Monday, June 15, 2020

Paris restaurants and cafes to reopen as Macron accelerates lifting of lockdown

Paris restaurants and cafes to reopen as
 Macron accelerates lifting of lockdown


'We are going to get back our way of life, our taste for freedom - in other words, we are going to rediscover France fully again', president says

France is set to emerge from lockdown faster than previously anticipated after president Emmanuel Macron announced he would accelerate plans to get the eurozone’s second largest economy moving again.

The nation has been one of the most severely impacted on the continent by the coronavirus pandemic, which has claimed the lives of more than 29,400 people in the country and infected 157,000.

However, with the country's daily death tolls falling below 30 for five consecutive days, the government has brought forward a phased end to lockdown measures.

The world famous cafes and restaurants of Paris will be allowed to reopen fully from Monday, having previously remained shut while those elsewhere in the country resumed trading.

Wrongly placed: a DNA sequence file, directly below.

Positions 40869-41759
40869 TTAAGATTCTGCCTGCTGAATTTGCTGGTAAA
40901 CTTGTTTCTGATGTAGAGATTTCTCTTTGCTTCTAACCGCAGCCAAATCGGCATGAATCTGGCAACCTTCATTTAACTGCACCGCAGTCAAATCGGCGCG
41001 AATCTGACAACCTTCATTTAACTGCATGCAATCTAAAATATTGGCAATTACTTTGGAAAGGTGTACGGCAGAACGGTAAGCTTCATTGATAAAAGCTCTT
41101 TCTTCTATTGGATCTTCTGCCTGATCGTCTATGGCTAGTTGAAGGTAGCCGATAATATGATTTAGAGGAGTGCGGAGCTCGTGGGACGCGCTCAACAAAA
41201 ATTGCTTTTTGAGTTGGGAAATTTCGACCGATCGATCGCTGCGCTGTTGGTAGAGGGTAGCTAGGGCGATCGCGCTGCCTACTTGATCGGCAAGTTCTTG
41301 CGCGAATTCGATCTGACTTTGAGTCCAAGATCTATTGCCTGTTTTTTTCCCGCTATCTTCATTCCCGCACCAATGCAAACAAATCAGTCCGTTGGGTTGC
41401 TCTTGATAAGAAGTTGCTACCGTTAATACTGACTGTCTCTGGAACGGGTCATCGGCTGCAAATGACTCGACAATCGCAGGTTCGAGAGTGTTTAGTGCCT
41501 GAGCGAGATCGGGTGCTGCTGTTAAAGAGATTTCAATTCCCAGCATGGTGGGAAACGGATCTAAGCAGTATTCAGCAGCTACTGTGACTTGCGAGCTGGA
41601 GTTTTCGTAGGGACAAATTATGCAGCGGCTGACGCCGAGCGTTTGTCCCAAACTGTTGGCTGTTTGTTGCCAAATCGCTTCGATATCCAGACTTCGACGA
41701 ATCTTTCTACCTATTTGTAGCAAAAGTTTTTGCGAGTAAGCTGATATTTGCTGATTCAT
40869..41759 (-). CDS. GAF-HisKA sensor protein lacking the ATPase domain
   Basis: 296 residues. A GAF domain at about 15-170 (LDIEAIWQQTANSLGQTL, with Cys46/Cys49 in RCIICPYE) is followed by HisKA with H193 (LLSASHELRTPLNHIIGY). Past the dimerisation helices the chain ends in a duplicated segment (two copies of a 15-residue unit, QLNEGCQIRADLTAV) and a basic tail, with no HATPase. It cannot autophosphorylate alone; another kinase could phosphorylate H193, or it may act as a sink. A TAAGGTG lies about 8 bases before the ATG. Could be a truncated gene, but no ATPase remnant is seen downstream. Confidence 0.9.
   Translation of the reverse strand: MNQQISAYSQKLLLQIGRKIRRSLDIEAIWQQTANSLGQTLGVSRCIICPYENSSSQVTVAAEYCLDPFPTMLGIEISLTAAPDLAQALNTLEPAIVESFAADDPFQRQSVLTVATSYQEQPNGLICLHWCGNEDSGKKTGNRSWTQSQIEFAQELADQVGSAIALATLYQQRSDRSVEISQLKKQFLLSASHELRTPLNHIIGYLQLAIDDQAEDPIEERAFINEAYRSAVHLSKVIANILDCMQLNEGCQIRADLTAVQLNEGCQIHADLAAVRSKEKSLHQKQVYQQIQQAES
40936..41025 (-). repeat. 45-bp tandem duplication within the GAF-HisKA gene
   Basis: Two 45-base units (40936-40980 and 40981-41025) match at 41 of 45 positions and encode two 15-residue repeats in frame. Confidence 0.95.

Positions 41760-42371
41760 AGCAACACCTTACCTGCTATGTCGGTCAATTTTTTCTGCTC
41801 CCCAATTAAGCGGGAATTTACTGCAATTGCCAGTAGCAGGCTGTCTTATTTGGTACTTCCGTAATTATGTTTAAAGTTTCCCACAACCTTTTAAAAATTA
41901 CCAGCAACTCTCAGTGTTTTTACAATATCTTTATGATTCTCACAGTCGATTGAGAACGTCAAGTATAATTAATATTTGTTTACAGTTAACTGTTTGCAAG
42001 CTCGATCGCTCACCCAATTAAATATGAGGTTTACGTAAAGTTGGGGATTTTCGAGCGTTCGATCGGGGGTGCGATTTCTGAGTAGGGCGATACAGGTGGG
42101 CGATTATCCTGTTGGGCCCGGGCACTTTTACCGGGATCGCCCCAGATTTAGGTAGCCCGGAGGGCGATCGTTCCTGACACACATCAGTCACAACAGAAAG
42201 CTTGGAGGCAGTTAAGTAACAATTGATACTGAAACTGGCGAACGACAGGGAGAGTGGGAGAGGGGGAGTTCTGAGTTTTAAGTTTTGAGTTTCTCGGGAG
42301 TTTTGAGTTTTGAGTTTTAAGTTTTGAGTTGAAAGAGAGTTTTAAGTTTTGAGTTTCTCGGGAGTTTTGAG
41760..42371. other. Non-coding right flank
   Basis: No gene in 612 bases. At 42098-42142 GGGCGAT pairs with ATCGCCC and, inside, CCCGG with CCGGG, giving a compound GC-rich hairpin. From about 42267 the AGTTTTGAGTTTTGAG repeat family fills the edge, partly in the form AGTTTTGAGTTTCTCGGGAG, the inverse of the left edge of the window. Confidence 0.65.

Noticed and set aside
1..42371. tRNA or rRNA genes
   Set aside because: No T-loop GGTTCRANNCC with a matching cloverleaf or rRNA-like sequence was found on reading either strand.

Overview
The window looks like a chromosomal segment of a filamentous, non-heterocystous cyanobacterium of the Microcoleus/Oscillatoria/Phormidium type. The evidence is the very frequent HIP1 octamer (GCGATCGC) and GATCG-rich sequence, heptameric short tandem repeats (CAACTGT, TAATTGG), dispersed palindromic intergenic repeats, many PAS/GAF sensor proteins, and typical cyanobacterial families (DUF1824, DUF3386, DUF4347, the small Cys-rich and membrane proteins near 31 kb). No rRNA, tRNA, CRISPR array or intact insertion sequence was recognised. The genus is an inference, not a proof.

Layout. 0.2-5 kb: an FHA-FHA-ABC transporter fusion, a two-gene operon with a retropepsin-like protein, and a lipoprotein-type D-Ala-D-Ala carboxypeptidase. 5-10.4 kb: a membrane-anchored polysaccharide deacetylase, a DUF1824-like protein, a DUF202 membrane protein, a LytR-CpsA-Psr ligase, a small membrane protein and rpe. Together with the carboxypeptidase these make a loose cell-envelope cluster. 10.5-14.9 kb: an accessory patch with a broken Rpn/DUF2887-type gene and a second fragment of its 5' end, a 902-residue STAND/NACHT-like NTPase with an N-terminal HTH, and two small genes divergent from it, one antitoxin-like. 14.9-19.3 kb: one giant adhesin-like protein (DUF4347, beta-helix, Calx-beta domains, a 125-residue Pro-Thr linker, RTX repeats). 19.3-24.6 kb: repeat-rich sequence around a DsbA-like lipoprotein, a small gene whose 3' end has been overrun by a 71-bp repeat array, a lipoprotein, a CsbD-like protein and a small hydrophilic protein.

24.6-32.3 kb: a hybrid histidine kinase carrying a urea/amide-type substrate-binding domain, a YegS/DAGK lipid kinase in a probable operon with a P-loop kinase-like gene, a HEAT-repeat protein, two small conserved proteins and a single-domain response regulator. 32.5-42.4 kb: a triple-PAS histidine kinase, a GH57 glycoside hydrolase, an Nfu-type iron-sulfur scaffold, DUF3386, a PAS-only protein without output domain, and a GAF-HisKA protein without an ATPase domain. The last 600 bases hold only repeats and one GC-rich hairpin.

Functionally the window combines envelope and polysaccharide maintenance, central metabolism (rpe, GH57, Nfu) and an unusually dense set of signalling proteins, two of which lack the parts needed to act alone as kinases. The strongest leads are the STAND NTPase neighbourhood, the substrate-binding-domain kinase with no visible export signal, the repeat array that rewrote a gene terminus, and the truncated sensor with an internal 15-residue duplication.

The announcement comes ahead of an anticipated 11 per cent shrinking of the economy - with France expected to struggle more than most in the coming recession.

Hours before the nation reopens its borders to other European nations, Mr Macron said the time had come to "turn the page" on the virus crisis.

"We are going to get back our way of life, our taste for freedom," he added. "In other words, we are going to rediscover France fully again."

The French president vowed to create an more independent nation after the virus exposed the country's dependence on global supply chains that were paralysed when the coronavirus forced the shut down of industry at an international scale.

"The only answer is to build a new, stronger economic model, work and produce more, so as not to rely on others," Mr Macron said.

Meanwhile, the French president promised the cost of keeping companies afloat and people in jobs during the worst economic downturn since World War Two would not be passed to households through taxes.

In April, his government announced a €100bn (£89bn) rescue package to ensure the nation continued to function throughout the crisis.

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